Weeks of Action: Amy Wilson Q & A - How can clubs be a 'Game Changer' for wheelchair users

Weeks of Action: Amy Wilson Q & A - How can clubs be a 'Game Changer' for wheelchair users

As part of the Level Playing Field (LPF) Weeks of Action campaign we sat down with Amy Wilson of Centre for Access to Football in Europe (CAFÉ), to discuss her experiences of going to football matches as a wheelchair user. Here Amy discusses where she feels clubs are doing well and where she thinks they can improve to be a real ‘Game Changer’ for wheelchair users.

 

Amy is a passionate Everton fan who has been following the Toffees since 1993 and as well as being a season ticket holder at Goodison Park, she travels to away matches including European games. These experiences ensure Amy brings expert knowledge and experience of access issues to sports stadia to her work.

 

Q) What were your early experiences of attending live football games?

 

A) As a wheelchair user going to my first games I was quite nervous, there were so many more people in a small area than I was used to. Access routes were generally poor which made navigating my way through the crowd a bit of a panicky experience at first but it was something I got used to quite quickly.

 

Looking back, when I began going to games facilities for all disabled fans were limited at best. We were seen as an afterthought – there was a scarcity of spaces for wheelchair users and the spaces that were there had appalling views of the pitch. There was also a big lack of information available particularly when purchasing tickets – I remember having to phone up random club numbers in the hope someone could help me!

 

Q) What barriers to access and inclusion have you come across in your time watching live sport?

 

A) My biggest complaint is as an away supporter having to sit in with the home supporters – it can be really intimidating and uncomfortable, particularly at big games. It also means you miss out on the unique feeling of belonging that being in with your own supporters provides – it’s a vital part of the experience of going to the game. Sitting with the opposition fans can often make you consider not going at all.

 

Sightlines also need more thought too, there has been an effort to improve this aspect at many clubs but it’s not always as well thought through as you’d expect and do not always take account of what occurs on a matchday. Stewarding and staffing can still be hit and miss, and there can be a tendency to patronise disabled fans. I don’t want to be patronised, I want to enjoy the game the same as everyone else!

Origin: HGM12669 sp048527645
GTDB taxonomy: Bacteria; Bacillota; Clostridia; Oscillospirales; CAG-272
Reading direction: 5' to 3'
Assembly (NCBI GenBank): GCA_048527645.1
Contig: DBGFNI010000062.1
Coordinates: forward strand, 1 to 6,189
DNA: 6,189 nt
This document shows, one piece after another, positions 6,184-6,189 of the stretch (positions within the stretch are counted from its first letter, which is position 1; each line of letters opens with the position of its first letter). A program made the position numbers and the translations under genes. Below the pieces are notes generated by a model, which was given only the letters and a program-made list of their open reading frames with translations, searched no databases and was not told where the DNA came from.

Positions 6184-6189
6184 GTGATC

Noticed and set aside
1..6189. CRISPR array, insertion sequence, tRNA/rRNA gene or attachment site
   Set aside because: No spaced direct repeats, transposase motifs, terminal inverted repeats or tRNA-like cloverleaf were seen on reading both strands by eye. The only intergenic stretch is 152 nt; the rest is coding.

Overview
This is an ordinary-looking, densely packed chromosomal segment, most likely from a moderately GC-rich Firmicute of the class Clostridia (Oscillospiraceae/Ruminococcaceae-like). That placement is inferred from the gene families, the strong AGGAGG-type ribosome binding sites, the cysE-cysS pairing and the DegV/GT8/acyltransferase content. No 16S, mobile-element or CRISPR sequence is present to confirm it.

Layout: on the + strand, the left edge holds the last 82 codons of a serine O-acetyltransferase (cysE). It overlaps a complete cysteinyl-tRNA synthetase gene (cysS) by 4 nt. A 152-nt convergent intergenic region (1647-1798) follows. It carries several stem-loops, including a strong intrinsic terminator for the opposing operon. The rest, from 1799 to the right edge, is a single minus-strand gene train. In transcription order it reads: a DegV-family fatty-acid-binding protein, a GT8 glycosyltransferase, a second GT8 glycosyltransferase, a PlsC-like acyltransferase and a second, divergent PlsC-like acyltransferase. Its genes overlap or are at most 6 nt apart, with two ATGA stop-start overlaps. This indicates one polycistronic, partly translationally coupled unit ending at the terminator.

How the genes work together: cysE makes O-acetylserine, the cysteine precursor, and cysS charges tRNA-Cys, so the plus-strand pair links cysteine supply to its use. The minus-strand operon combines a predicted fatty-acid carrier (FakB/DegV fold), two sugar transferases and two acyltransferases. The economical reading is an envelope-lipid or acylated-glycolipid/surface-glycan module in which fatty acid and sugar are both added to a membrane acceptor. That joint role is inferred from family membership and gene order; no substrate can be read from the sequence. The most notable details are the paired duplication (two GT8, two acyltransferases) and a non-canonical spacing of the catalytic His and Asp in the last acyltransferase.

Q) Do you think there has been improvement in club’s understanding and provisions for wheelchair users?

 

A) Yes there has generally been an improvement across the board since I began going to games but that progress has in many cases been slow and there is still a long way to go. It is noticeable that at some clubs there is a real will to get things right from top to bottom and this has transformed the experience for disabled fans.

 

A club such as Swansea City has shown how a club that commits to getting things right can provide a fully accessible experience for wheelchair users. The sightlines are excellent, the stewards are well trained and the concourse areas are spacious and well thought out. The low level serving counters mean I can also buy myself a drink rather than sending my brother! When things are done well like this, I become part of the matchday just like everyone else, and that’s all disabled supporters really ask for.

 

Q) What can clubs and venues do to make sports stadia fully accessible and inclusive for wheelchair users?

 

A) The first thing clubs should do is consult with their own disabled fans, as well as experts like LPF and CAFE. Club’s must listen to the access requirements of their fans, for they need to have a say in how things are done, and with the expertise of organisations such as LPF & CAFE it is possible to make stadia fully accessible and inclusive.

 

The whole matchday experience – from buying tickets, sightlines, accessible toilet facilties to exiting the stadium – must be taken into account, and club staff who are knowledgeable on disability can be a real ‘Game Changer’ for disabled fans. At bigger clubs, a full time Disability Access Officer in post can really help support clubs in getting things right.

 

Q) If you could give any advice to a wheelchair user who hasn’t yet attended a live football game and is cautious of doing so what would you say?

 

A) My first piece of advice is to just do it, and the problems you may encounter do get easier – there is nothing quite like the highs and lows that football brings and it has to be experienced. Disabled people have every right to enjoy going to the football just like everyone else. I’d advise you to plan ahead, to research the stadium you plan to go to and speak to the club as well as use the LPF club information pages to get as much info as you need so you know what to expect come matchday.

 

Despite the issues that wheelchair users – and all disabled people – still sometimes face when going to football matches, simply going to the game can have a life changing effect and everyone deserves to have that feeling. Go the game and make sure you have your say as a disabled fan!

 


 

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